In Washington Irving's short story "The Legend of Sleepy Hollow," why do the women of the countryside think Ichabod is an important person?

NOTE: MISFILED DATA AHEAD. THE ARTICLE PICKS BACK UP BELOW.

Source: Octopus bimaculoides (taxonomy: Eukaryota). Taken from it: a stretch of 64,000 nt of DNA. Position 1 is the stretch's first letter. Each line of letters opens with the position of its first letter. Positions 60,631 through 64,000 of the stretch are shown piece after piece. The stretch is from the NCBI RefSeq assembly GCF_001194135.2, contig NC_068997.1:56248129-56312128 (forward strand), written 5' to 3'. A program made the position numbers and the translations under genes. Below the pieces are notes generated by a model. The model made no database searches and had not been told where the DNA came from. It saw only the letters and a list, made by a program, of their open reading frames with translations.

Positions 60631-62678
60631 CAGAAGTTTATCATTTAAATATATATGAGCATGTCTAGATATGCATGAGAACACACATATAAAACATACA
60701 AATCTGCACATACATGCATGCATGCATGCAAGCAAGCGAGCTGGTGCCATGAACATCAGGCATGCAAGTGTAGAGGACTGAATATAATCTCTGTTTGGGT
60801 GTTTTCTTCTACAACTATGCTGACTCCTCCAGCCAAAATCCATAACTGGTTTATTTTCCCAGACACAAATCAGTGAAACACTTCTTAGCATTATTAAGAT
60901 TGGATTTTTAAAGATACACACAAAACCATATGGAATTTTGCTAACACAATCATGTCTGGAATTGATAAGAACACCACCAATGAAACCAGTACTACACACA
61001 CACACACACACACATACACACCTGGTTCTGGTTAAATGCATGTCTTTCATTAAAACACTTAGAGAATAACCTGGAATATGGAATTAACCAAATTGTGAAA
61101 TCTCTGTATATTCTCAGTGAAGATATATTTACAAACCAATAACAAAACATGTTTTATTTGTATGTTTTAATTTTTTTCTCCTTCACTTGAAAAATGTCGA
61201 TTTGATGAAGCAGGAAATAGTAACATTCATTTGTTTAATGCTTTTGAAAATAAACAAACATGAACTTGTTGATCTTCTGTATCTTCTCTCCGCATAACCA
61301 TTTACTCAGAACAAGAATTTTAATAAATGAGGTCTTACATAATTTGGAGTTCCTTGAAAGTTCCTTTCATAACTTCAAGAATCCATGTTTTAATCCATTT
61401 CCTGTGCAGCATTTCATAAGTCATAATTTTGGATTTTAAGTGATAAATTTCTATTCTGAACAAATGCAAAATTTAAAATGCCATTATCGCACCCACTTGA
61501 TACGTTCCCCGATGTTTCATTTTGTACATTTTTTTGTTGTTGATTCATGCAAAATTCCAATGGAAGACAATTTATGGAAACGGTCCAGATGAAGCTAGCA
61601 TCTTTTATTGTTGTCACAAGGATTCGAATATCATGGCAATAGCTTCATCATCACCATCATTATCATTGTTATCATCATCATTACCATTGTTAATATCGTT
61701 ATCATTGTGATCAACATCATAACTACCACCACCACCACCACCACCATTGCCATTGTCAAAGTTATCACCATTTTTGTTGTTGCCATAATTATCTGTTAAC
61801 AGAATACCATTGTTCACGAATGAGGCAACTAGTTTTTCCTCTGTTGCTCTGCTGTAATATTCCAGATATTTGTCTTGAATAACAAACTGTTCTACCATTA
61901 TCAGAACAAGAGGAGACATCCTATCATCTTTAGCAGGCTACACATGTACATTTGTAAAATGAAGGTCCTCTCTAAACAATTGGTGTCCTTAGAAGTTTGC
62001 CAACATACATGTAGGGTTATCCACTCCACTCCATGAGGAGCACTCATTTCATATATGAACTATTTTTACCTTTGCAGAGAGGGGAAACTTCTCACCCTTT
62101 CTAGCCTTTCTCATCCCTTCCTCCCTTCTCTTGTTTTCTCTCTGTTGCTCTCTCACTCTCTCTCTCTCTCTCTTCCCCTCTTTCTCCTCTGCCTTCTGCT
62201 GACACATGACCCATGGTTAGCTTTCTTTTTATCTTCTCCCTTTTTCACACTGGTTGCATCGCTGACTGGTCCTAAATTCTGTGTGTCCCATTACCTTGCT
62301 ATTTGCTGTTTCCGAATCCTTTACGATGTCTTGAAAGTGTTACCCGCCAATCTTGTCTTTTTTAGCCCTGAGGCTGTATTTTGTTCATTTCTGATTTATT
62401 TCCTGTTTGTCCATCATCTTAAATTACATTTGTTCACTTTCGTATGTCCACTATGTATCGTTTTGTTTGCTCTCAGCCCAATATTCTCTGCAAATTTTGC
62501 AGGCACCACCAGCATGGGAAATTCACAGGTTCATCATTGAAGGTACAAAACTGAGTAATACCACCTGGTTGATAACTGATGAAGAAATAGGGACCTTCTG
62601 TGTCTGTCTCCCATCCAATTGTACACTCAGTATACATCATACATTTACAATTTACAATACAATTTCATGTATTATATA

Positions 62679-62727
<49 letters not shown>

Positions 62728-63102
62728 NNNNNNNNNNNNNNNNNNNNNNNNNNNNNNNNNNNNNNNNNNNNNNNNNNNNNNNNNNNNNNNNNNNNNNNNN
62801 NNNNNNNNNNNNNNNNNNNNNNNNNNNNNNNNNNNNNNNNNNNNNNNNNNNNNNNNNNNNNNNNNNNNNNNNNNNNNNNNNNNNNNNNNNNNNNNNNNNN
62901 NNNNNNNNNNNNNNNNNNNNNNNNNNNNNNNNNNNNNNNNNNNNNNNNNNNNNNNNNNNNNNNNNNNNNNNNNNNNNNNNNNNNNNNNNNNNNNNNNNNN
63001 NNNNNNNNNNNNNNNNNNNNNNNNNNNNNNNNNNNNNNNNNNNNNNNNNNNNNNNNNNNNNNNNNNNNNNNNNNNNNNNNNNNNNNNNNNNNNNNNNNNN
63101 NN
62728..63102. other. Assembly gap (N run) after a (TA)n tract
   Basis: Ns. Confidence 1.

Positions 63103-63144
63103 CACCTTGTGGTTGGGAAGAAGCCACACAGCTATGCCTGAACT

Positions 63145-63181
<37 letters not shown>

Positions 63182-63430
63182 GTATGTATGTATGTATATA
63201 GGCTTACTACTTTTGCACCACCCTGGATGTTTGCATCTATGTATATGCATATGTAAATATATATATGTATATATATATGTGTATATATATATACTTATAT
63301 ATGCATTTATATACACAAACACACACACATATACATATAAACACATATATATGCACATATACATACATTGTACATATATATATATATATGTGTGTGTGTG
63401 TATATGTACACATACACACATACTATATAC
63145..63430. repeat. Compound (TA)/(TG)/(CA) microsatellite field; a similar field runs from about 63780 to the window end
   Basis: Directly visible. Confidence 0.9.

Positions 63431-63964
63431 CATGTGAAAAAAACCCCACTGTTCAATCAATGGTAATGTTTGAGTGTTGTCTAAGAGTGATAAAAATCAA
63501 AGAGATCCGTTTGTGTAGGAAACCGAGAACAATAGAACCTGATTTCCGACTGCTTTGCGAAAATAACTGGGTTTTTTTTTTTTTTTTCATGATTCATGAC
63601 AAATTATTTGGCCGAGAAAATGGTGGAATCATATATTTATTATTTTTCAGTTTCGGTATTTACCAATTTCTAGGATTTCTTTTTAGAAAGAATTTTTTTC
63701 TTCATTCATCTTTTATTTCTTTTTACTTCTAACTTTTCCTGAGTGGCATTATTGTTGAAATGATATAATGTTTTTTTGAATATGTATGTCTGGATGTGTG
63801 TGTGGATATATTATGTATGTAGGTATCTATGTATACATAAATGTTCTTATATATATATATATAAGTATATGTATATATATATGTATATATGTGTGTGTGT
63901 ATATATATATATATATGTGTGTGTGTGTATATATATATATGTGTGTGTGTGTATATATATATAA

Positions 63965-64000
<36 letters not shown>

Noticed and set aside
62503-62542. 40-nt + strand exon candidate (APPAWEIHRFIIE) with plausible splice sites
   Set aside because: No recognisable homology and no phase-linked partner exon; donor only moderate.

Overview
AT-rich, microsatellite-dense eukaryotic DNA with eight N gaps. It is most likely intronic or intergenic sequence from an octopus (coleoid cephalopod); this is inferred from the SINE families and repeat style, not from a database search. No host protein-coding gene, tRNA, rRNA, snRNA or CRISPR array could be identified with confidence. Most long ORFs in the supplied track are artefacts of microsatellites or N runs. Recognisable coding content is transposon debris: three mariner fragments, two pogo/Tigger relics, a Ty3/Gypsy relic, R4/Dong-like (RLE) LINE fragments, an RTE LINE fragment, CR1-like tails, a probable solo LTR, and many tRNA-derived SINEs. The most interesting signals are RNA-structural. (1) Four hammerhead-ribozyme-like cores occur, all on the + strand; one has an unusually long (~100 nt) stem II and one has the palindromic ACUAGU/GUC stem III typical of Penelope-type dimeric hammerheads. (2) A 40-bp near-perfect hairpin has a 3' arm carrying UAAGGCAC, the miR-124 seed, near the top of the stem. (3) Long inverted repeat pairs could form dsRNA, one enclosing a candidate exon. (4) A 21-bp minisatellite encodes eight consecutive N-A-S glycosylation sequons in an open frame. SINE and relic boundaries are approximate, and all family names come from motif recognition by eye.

Not only are the women of Sleepy Hollow all spellbound by the area's fascination with superstitious stories, but they are also products of the time period's social hierarchy. That hierarchy is shaped like a triangle. At the bottom of this triangle are all the lower class (working class) people. Above the working class are people from the high middle class who are like Baltus Van Tassel. Van Tassel has a large farm and enjoys the riches expected from a rural community. Above him would be Ichabod Crane because of his education. Education wasn't something that was easily gained past 8th grade during those times, so anyone with a college education was considered a part of the more advantaged part of society. Finally, above Crane on this social hierarchy, is the parson because he too has a higher education than the average rural farmer and is the spiritual leader of the community. Thus, the women, who pay attention to such matters, view Crane as an authority figure and leader of the community. To invite him over to their homes for dinner would be considered an honor, as if a celebrity were visiting their homes.